“I think it’s going to be something we’re still formulating as a staff,” assistant coach Todd Reirden said. “I think a lot of times when you’re forming a model and words you want to use to describe your team before you go out and make those words public, I think you need to interact with the players and watch and now you can develop some of those characteristics after you’ve played, gone through some training camp games and real games. That’s when you get concrete words that define your team.”

more

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Ted Leonsis On His ‘New Team’

from Alex Prewitt of Capitals Insider,

In his first meeting with reporters since committing nearly $70 million to three free agents this month, Washington Capitals owner Ted Leonsis said the new regime under General Manager Brian MacLellan and Coach Barry Trotz addressed exactly what they targeted this offseason.

“As an owner, you set strategy and vision and budget,” he said. “Then you have to enable your people to do things. I green-lit that we could spend every dollar we could for goaltending and defense. That was my input.”

Now just $1.1 million shy of the salary cap, the Capitals gave a combined $69.65 million to defenseman Matt Niskanen, defenseman Brooks Orpik and goaltender Justin Peters on July 1, the first day of free agency. And while MacLellan, that day, described a busy scene inside the team offices, hustling between rooms for contractual approval, Leonsis seems to have taken a more hands-off approach, trusting in his two hires to make the ultimate calls.

“In fact, I think it was more that Mac would inform us in what he was going to do,” Leonsis said. We told him when we hired him, as we did, you and the coaches make the decisions. You need to be totally in sync. With the players that we signed, the players that we draft, you have to be in total sync. So far, so good on that. I think that’s a good move in a positive direction to have the organization all signing from the same songbook.”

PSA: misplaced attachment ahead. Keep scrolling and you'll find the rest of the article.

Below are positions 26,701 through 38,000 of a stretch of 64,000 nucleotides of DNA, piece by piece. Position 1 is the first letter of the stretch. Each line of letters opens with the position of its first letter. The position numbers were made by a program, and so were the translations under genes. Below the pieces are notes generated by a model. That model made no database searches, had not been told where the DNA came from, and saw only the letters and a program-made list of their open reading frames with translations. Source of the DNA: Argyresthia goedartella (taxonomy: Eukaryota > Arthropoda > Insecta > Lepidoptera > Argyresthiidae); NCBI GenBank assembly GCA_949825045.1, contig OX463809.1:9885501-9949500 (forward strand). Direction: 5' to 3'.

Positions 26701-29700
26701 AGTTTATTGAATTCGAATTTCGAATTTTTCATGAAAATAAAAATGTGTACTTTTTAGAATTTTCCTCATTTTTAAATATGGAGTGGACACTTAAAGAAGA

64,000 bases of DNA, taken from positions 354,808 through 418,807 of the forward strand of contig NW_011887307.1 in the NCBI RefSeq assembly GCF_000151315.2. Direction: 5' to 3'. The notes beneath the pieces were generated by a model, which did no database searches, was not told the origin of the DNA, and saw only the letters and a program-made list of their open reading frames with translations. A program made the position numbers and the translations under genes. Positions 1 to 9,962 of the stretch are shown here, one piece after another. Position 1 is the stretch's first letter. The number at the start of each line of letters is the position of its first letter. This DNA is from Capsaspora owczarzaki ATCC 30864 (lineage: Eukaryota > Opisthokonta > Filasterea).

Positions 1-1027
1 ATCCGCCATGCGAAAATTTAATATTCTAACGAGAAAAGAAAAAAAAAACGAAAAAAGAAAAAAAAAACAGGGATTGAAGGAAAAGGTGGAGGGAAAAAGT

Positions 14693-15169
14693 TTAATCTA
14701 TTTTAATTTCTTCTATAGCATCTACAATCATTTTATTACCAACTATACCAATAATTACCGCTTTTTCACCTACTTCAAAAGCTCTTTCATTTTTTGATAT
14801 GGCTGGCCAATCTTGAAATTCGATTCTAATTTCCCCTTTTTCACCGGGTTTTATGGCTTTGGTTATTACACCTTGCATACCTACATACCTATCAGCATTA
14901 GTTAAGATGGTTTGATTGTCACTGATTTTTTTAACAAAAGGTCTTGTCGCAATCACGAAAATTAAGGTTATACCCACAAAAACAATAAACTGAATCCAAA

continued

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  Tags: ted+leonsis

Afternoon Line

We will see what other moves the Capitals have in mind this summer but, right now, it appears that they spent a lot of money to get better in the short-term; signing deals that appear to have more downside risk because of the long terms involved.

-Scott Cullen of TSN on the signings the Washington Capitals made yesterday.  More in-depth analysis of the Washington signings.

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The Washington Capitals Opened The Checkbook

from Alex Prewitt of the Washington Post,

After one month of tedious preparation had resulted in $68.9 million of NHL contracts signed within a few hours, Capitals General Manager Brian MacLellan walked downstairs at the team’s practice facility and into the locker room, where reporters awaited. “Be nice,” he jokingly said as he approached the podium. “Be nice.”

A seven-year deal worth $40.25 million to Matt Niskanen and a five-year deal worth $27.5 million to Brooks Orpik had left plenty of questions for MacLellan, and he answered all under the umbrella of addressing needs. In his first free agency atop the front office, the calculus was simple: To shore up the defense, add leadership and improve five-on-five play, Washington needed to open its checkbook.